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Picayune tennis getting some work in over the summer

The high school tennis season might not start until January, but Picayune Maroon Tide Head Coach Chris Wise decided to have summer workouts anyways in order to get the athletes back on the court.

Wise said the workouts started in July and have seen an average of six to 10 athletes show up each day. The focus has been getting the athletes working on their fundamentals.

Because of the pandemic, the tennis courts at Friendship Park had been closed for an extended period of time, so the athletes wouldn’t have been able to practice even if they wanted to.

Now that the courts are open again, Wise said his players have been making steady progress and knocking off the rust.

“I’m making sure they’re playing more often and getting the racket in their hand again so that it’s not such a long recovery process when we get to January and are back practicing again,” Wise said.

Not only have the athletes been busy this summer, but there was also some positive news regarding the possible construction of more tennis courts at Friendship Park.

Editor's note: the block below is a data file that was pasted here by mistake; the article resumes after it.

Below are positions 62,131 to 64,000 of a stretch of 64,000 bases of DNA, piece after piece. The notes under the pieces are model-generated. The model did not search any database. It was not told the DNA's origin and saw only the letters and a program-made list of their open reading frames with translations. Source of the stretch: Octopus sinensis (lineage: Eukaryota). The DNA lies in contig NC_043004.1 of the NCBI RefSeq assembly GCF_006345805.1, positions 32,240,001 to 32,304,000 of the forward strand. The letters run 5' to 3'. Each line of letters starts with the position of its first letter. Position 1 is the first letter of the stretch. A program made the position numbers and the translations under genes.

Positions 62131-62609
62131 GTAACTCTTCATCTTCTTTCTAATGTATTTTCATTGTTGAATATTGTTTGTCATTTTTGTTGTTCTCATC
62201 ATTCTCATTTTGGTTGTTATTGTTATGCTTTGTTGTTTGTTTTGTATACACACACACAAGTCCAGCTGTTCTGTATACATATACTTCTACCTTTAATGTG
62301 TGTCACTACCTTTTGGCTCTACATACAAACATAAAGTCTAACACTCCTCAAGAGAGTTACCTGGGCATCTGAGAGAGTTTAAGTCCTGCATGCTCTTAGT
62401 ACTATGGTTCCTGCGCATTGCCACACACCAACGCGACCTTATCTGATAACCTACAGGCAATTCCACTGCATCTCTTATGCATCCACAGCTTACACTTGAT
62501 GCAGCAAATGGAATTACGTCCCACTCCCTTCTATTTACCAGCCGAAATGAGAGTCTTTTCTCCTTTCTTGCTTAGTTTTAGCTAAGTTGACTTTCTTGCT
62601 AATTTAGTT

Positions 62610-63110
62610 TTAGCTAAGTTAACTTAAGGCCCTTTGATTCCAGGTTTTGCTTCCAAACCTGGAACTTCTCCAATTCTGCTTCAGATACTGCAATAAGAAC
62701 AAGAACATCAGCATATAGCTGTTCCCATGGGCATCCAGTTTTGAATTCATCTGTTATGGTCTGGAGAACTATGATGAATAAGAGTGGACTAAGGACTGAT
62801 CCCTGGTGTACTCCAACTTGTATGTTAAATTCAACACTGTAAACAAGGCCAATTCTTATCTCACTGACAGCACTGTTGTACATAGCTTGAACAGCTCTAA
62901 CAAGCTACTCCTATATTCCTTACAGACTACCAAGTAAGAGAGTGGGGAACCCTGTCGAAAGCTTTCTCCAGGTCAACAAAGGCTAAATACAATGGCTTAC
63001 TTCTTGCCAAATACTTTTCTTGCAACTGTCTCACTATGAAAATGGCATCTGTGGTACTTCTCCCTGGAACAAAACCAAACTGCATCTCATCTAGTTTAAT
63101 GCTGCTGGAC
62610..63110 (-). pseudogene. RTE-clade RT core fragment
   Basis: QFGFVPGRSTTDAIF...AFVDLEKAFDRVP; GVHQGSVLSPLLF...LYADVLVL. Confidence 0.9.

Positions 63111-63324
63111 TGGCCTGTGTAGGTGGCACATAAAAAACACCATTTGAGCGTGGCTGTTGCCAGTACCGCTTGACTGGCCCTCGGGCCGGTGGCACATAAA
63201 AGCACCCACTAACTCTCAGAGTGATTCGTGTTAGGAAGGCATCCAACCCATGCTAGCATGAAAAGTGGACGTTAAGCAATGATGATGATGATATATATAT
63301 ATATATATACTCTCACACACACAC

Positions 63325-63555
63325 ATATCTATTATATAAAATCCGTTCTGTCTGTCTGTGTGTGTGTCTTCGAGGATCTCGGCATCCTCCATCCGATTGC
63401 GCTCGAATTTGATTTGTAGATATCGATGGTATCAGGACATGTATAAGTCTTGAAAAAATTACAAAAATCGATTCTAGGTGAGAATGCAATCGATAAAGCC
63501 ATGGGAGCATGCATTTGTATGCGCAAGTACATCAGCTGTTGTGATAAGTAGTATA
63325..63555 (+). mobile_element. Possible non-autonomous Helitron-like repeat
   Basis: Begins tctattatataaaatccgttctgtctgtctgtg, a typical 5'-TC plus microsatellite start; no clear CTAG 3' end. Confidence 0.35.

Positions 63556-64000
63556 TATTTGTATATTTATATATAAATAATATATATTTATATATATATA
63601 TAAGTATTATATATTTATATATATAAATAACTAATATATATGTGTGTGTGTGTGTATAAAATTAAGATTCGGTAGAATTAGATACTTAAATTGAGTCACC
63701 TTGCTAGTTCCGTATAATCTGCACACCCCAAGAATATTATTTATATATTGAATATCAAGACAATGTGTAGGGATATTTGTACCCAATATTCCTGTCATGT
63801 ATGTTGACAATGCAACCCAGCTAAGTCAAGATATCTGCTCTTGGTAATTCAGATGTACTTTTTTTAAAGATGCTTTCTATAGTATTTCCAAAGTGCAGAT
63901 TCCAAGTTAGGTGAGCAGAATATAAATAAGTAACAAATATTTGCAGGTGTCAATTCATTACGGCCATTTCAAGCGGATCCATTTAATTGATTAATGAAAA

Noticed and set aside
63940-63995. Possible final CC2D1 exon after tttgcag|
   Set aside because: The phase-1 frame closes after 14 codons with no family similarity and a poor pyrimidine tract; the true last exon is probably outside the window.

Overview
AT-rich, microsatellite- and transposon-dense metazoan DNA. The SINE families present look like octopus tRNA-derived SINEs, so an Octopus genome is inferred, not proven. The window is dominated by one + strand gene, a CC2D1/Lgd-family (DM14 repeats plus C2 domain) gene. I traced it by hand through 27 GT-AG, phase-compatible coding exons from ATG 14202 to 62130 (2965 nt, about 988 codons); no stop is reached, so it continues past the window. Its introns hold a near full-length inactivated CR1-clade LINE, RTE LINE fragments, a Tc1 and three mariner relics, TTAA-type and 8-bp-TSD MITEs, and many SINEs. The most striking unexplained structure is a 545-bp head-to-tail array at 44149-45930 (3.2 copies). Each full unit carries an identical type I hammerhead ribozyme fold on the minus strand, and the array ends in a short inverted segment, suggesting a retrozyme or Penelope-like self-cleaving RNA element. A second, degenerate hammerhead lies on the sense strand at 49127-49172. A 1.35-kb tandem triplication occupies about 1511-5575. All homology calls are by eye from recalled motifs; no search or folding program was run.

Recently Picayune’s City Council submitted three projects for BP funding, one of which was a project detailing improvements to several local parks.

One of the parks proposed to receive improvements, if the request for BP funding is approved by the Legislature, was Friendship Park, where it was stated that a new set of tennis courts could be built along with an adjacent parking lot, a new playground, a camera system throughout, and new walkways and turf on various baseball/softball fields, according to previous coverage.

Wise said the addition of more courts would benefit his program in a variety of ways if the project is approved.

“But I’m also excited because it’ll naturally attract more people to the sport because the opportunity will be there because they’re able to play. It’ll be more visible in the community and people will realize that we have a team,” Wise said.

Depending on if the project is approved, and how many courts are added, there’s also the possibility of Picayune being able to host high school matches, which it currently can’t do.

While there’s hope for the future of the program, the focus for Wise is the here and now.

After months of quarantine and an unusual school year about to take place, Wise said it was important to give his athletes an opportunity to get out of the house and back on the court this summer. “I just feel some moral obligation that these kids need to be busy and need something to do. They’re sucking it up and enjoying it for that reason. It’s giving them some sense of normalcy,” Wise said.